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A Conversation With Shelly
By Tony Severino
Certified Instructor 4A
Professional Tennis Registry

Tony Serverino Photo
Tony Severino

Shelly is a decent tennis player, but she won't take a tennis lesson. We are sitting courtside watching Head Pro John conduct a group lesson. She starts our conversation.
"I don't take tennis lessons. I'm not a lesson taker.
Why not Shelly?
I don't get anything out of them. I'm not going to change my game. I play the way I do, and I don't see any reason to change.
Let me ask you: why does anyone take a tennis lesson?
I don't know, but I can tell you why I don't. I don't like standing around listening to the same old "turn, racquet back and down, move to the ball" and all that stuff.
Shelly, tennis lessons aren't just to teach how to execute a particular stroke or to change the way you do it. We teach a Standard Technique in our lessons, not that it is the only way to do it, but it represents a proven approach against which to measure your game. It is an efficient way to use your feet, body and racquet. Also when things go awry, as they sometimes do, it is a structure to help re-tune your technique.
Like I said, I'm not going to change my game.
Shelly, we don't want to change your game, we want to improve it. A good instructor will suggest improvements to your game toward that more efficient technique. One of the great all time tennis teachers, says in his book Ed Faulkner's Tennis: How to Play It, How to Teach It, "Every swing--and I've seen thousands and thousands of them--is different." So you see you don't have to change, really.
I don't intend to.
Shelly, in any tennis class there are students of different ability levels. For the more advanced players an instructor may notice a slight adjustment in technique to improve accuracy or consistency. There's always something a good instructor can offer.
Like I said, I play the way I do, and I don't see reason to change.
That's okay. So you won't change, but will you improve? Shelly, tennis techniques are constantly evolving. For experienced players like yourself, we try to acquaint you with something new. Lessons aren't aimed at changing your game. You might find something useful and adapt that to your game, not your game to it.
Well maybe so, but you have to stand around a long time to get to it.
You shouldn't. The challenge of a good instructor is to keep everyone moving as much as possible. But you can also learn a lot by watching. Actually you should be shadowing every stroke, every position.
Well there's still a lot of standing around.
There really shouldn't be. Let's talk about a good tennis lesson. It starts with a warm-up period at the net, followed by basic instruction in a technique or a strategy. Then a drill to reinforce the item just taught.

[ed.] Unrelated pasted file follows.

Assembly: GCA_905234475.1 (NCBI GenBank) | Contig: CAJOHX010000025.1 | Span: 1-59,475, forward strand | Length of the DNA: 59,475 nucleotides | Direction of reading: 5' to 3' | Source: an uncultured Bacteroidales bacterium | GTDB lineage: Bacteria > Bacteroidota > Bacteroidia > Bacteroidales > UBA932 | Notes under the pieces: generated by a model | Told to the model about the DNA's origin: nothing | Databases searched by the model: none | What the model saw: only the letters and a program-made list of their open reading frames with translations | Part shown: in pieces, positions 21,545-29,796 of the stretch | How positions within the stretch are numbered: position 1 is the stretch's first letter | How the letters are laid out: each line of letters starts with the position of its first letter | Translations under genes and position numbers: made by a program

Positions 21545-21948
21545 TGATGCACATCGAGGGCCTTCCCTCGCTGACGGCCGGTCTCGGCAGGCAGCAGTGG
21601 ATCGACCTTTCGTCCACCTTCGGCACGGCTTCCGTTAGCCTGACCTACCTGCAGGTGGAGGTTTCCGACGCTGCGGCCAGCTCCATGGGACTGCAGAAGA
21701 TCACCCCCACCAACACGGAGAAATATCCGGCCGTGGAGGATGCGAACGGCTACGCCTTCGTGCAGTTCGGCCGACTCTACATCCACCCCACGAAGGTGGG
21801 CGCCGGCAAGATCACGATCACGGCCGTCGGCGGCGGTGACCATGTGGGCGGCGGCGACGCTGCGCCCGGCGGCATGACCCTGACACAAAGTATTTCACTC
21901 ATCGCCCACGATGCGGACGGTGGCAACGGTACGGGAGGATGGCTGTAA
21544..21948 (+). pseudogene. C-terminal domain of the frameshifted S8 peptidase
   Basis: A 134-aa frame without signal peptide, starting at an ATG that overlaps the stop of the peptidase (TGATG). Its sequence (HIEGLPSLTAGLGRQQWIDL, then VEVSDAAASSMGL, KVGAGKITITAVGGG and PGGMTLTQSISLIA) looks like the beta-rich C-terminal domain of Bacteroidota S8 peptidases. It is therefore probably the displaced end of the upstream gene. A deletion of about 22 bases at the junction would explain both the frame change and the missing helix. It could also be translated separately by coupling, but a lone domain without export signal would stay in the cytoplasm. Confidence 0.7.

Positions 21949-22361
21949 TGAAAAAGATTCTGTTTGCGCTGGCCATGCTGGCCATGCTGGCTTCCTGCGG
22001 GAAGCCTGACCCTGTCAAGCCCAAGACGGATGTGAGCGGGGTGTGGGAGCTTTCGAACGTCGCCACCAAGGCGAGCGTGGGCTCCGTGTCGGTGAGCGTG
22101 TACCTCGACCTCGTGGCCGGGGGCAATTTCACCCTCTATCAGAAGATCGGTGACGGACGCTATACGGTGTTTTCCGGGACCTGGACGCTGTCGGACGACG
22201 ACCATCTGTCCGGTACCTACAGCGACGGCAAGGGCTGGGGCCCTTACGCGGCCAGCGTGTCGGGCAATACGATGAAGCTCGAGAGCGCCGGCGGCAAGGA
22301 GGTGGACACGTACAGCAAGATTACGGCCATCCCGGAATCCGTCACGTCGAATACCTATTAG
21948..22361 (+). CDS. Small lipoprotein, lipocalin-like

I don't like running around in all those drills. We just run around, get sweating and you think you taught us something.
Hmm. Shelly, drills are designed to provide repetitions, the idea being to develop "muscle memory." For instance, how many backhand overheads do you see in a match? When you need it, you want it to be there. An old Penn tennis ball ad points out, "There's no such thing as a small point." For that matter, how many forehand overheads or drop shots do you play in a match? These are techniques, among others, that could stand some exercising or even adjusting.
Yes, but it's different when you play.
True, drills present predictable situations, so a good lesson also includes competitive play where the situations are unpredictable.
Well, it takes a long time to get to them.
Well actually as a class progresses, more time is spent in competitive games and playing sets. These give you opportunities to use the techniques presented. The emphasis then is on the tactical aspects of playing the game, the mental part of tennis. The earlier in the course the better. It could be a stop-go situation where the instructor interrupts play to point out a missed opportunity, then immediately resumes the activity.
Yes, but I'm still me and I play the way I do.
Shelly, may I ask you a rather blunt question? (She nods.) Are you afraid to take a tennis lesson?
No. I am not! Why do you ask?
Sorry. Some folks are, so I had to ask.
Well I'm not!
Shelly, you can learn a lot about yourself in the mental phase of tennis, the tactics. How to use your technique to best advantage and still play the way you do. When to use it. This is why touring pros have coaches. You can always adapt something good to your game from an advanced lesson from a good instructor.
Yes, but where do you find one?
You can ask questions. Ask around. Good instructors have a reputation for quality. Ask if your instructor is certified by one of the certifying organizations, PTR or USPTA? Are they continuing their tennis education by attending symposiums and conferences held by PTR and USPTA? USTA Sections also host instructor's conferences locally. These are indicators of a good tennis instructor. As a comparison, a flight instructor is required to attend a flight instructor's refresher course at least every two years to retain certification. Otherwise they must re-fly the entire certification process in an airplane to regain certification. Even though tennis instructors are not required to do anything like that, these are still valid questions. Ask them.
Again, you can learn a lot by watching. Watch a potential instructor conduct a lesson and decide whether you would be satisfied in that sort of class.
Epilogue: At the end I ask Shelly if our conversation helped her. She smiles, nods and walks out toward the backboard.
Was it useful, this conversation with Shelly?
Who knows?

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